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May 16 (Reuters) - (The following statement was released by the rating agency)
Fitch Ratings has revised Ferrovie dello Stato Italiane’s (FS) Outlook to Stable from Negative, while affirming the Long-term Issuer Default Rating at ‘BBB+'. Its EUR4.5bn euro medium-term note programme (EMTN) and bond issues (XS1004118904 and XS0954248729) were affirmed at ‘BBB+'.
FS’s Outlook change follows a similar action on Italy’s sovereign ratings (see Fitch Revises Italy’s Outlook to Stable, Affirms at ‘BBB+’ dated 25 April 2014 at www.fitchratings.com) as per the agency’s ‘Rating of Public Sector Entities Outside the United States’ criteria. The ratings reflect FS’s full ownership by and high integration with the Italian government as well as its key role in the national infrastructure development.
The ratings also consider FS’s strong standalone profile, underpinned by a 80% market share in national passenger transportation rail and by its growing, albeit modest, exposure to international activities and cyclical freight. FS continues to perform broadly in line with Fitch’s expectations; operating revenues are forecast by the agency to grow about 1% per annum over the medium term to EUR8.5bn by 2015 and the EBITDA margin hovering around 22%.
According to preliminary data for 2013 FS recorded a net profit of EUR460m at the group level, almost 3x as much as Fitch’s expectations. However, public spending cuts by the national government for 2014-2016 may compress profitability towards Fitch’s baseline scenario of about EUR200m over the medium term. FS’s consolidated debt in 2013, on a Fitch-adjusted basis including about EUR200m derivatives, stood at EUR11.8bn, in line with the agency’s expectations. Net debt/EBITDA was 5x against Fitch’s projections of about 6x for the 2013-2015 period.
FS’s 2014-2017 business plan envisages EUR24bn of capital spending to upgrade the network and rolling stock, with total debt stabilising at 2013 levels. Under Fitch’s base case scenario weaker performance, higher debt-funded investments and an eventual adverse ruling for a possible state-aid controversy would push gross debt towards EUR14bn. However, Fitch’s calculated leverage for this period would remain at 5x when net of projected liquidity reserves and state-subsidised borrowing, thereby keeping the ratio in line with the average for ‘BBB’ rating category on a standalone basis.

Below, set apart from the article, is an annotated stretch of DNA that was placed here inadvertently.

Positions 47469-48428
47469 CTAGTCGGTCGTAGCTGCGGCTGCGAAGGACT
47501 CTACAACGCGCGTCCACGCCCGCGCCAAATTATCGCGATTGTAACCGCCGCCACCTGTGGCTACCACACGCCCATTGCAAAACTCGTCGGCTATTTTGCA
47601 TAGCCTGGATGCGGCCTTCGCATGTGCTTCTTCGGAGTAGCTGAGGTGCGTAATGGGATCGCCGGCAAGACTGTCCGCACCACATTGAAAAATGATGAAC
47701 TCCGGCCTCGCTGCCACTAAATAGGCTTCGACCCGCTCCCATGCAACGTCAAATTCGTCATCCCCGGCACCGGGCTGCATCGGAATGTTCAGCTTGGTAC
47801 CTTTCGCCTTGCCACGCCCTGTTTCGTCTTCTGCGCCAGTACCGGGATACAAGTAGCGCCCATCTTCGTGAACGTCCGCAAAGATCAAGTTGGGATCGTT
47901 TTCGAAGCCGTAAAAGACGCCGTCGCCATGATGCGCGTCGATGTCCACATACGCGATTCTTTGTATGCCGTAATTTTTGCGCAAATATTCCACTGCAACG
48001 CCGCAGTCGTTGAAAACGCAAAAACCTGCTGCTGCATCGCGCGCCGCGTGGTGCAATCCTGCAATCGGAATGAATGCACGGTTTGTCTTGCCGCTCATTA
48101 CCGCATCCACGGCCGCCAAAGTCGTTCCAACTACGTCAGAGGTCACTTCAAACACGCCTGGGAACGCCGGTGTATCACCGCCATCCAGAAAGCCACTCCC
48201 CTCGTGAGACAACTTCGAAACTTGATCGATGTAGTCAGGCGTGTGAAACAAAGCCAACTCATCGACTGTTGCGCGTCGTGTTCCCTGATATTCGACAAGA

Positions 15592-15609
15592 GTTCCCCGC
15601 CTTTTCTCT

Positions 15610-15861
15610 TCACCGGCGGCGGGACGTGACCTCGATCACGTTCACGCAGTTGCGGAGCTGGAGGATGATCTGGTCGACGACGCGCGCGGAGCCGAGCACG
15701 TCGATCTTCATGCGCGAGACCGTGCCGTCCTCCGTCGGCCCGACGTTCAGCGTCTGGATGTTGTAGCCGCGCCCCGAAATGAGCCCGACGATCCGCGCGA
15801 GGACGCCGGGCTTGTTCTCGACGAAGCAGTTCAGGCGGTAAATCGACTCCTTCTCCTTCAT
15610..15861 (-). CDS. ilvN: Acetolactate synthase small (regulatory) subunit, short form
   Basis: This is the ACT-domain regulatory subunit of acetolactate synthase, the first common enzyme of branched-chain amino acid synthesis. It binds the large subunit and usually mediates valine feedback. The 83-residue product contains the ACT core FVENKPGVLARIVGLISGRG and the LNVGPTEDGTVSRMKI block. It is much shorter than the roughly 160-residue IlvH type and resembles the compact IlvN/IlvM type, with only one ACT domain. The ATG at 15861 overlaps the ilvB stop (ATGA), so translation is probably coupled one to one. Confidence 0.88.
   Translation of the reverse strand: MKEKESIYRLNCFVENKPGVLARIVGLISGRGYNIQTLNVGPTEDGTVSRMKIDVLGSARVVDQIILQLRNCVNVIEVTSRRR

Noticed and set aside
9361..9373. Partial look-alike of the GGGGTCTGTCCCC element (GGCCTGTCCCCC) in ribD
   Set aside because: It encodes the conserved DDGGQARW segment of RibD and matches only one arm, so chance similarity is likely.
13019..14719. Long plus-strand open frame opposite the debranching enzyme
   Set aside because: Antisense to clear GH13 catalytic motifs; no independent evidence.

The group retains strong linkages with the national government, which guarantees or subsidises roughly 50% of FS’s debt, funds about 50% of FS’s investments and 50% of its operations. Fitch considers it positive that FS’s treasury and cash pooling system are centralised at the FS SpA level, the group’s holding company and issuer of the bonds under the upcoming EMTN programme. Government transfers are paid into a deposit account held with Bank of Italy and FS has to submit a monthly report. The monthly report contains forecasts and is instrumental to maintaining adequate liquidity, which is usually kept above EUR1bn.
FS’s ratings and Outlook will continue to mirror those of Italy in light of their credit linkage. Weaker sovereign links or a dilution of government financial support, leading to a higher-than-expected growth of the group’s debt or a material shrinkage of liquidity cushion would be negative for the ratings. The unbundling of the group via separation of its infrastructure network Rete Ferroviaria Italiana without compensation for the loss of revenue stability would also be rating-negative.